Dating: A Survival Guide from the Front Lines by Josie Vogel
"Funny as hell." That's how Josie Vogel's Dating: A Survival Guide from the Front Lines is billed in her book jacket blurb, and it just might be one of the most accurate claims I've ever seen advertised. In case you haven't noticed from most of my other reviews, I am definitely a jacket-reader. I'm sure that there are many readers out there who don't read--or put any stock in--the "catchers" that appear on the back of each and every paperback on the shelves. I, however, am not one of those people. I often, in my personal time, decide to read a book because I'm sold on what the jacket hawks to my impressionable little mind. Often I find that it's totally wrong. (What's especially funny is when even the plot synopsis has major flaws; don't these people read the book?)
Anyway, while searching for a trio of dating/relationship/marriage books to tackle for this column I came across Vogel's and wanted to read it immediately because, well, dating is funny. It may not seem hysterical when you're crying in your soup over yet another miserable failed relationship with yet another miserably screwed-up person, daydreaming your way through a blind fix-up who can't stop talking about how much he loves his mom while all you can think about is the spinach in his teeth, or just wondering when you'll find an actual relationship instead of a meaningless string of hook-ups (or lack thereof). These situations, though, are exactly why it is...why it has to be funny. If you don't believe me now, pick up the book.
Vogel's chapters, with titles like "Movin' In for the Kill: Are you giving me the eye or is my fly undone?", include not only a wealth of information both historical and experiential about dating, but also offer fun distractions like "Date from Hell" stories, snappy comebacks for lame pickup lines, things never to say on a first date, and survey responses to questions like whether or not you should wait to have sex with a date (here's a great one: "You might not be as sexually attracted to the person the next day. You might as well strike while the iron is hot, as it were."). Vogel also makes sure to include all demographic groups in her scope--men, women, straight, gay--expanding the appeal of the book to a wider audience and allowing for some enjoyable anecdotes. She also does an excellent job of not being judgmental of her readers'...um...promiscuity. In fact, this book is probably a dating guide for the more promiscuous among us, which is a change from most of the books out there. She neither encourages nor discourages any kind of activity but seems to want to arm her readers with the most information possible before they continue hopping right in the sack with all of the wrong people (although Vogel is the first to say that wrong can sometimes be so right).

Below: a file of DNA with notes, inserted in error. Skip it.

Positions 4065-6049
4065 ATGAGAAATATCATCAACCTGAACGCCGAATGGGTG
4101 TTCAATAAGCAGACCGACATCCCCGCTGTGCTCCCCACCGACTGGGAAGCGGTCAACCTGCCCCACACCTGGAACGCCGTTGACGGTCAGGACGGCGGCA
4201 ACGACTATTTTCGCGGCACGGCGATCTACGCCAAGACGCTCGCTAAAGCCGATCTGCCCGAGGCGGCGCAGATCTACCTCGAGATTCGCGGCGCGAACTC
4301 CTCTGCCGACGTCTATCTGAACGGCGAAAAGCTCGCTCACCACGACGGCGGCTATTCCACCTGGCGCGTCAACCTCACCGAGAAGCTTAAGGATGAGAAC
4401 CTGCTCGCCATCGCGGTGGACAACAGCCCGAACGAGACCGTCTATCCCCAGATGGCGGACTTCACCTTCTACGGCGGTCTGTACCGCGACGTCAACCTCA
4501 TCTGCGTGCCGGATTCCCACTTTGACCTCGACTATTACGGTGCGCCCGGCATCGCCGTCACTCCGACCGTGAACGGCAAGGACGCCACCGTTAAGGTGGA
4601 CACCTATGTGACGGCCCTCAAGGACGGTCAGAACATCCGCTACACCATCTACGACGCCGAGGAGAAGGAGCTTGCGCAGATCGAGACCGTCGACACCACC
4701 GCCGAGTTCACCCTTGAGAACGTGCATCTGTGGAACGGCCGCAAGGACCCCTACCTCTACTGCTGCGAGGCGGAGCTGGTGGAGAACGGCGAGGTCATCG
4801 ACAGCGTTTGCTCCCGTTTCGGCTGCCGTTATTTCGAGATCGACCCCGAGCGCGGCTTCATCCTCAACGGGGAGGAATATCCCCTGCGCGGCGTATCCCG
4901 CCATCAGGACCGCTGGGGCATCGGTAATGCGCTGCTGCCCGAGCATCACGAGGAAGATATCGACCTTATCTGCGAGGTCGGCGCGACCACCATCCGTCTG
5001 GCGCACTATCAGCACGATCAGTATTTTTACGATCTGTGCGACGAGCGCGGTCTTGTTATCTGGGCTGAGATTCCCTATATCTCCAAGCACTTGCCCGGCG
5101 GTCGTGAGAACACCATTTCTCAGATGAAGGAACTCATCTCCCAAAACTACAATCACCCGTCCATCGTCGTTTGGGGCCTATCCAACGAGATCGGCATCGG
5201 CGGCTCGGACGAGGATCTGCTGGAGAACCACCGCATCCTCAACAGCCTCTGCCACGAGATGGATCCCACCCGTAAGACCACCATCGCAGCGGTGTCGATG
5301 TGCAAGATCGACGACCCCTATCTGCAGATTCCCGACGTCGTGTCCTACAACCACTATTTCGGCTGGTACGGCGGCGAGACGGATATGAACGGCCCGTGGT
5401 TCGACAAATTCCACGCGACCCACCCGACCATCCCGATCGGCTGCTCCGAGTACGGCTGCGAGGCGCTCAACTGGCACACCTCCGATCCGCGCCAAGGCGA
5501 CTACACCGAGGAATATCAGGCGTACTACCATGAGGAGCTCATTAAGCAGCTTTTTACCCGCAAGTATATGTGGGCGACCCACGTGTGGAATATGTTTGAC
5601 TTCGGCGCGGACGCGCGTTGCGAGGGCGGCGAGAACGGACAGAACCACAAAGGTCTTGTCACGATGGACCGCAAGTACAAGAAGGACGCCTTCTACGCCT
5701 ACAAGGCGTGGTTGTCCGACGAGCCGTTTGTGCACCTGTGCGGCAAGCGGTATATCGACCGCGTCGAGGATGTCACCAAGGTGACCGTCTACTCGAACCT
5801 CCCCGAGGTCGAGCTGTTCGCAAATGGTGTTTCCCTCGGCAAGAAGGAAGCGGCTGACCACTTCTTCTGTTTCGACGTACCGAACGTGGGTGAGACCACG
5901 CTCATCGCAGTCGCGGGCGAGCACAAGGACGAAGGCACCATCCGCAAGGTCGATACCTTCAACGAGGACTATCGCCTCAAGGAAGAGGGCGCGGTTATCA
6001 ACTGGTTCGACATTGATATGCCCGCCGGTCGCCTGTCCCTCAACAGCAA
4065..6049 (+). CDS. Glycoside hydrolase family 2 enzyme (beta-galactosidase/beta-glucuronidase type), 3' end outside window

This book is probably the one thing I've read so far for this column that I could use in my life (and become the good guinea pig I'd promised to be at our introduction)--that is, if I could get a date. I just ended a long, long, long relationship (I was actually supposed to get married just two weekends ago, but obviously didn't) and haven't quite gotten back into the dating pool...not even the kiddie pool.... not even the puddles of water on the side of the pool from other people splashing around. You can imagine why, at this point, dating needs to be funny to me. I can't even say that I'm all that interested in jumping back in, but one of these days I'll get a running start, tuck my knees up, and cannonball. In the meantime, I'm laughing at the people in Vogel's book and will be sure to post an update on my trial-and-error with her advice if I ever get asked out again.
Dating: A Survival Guide from the Front Lines by Josey Vogel
Adams Media Corporation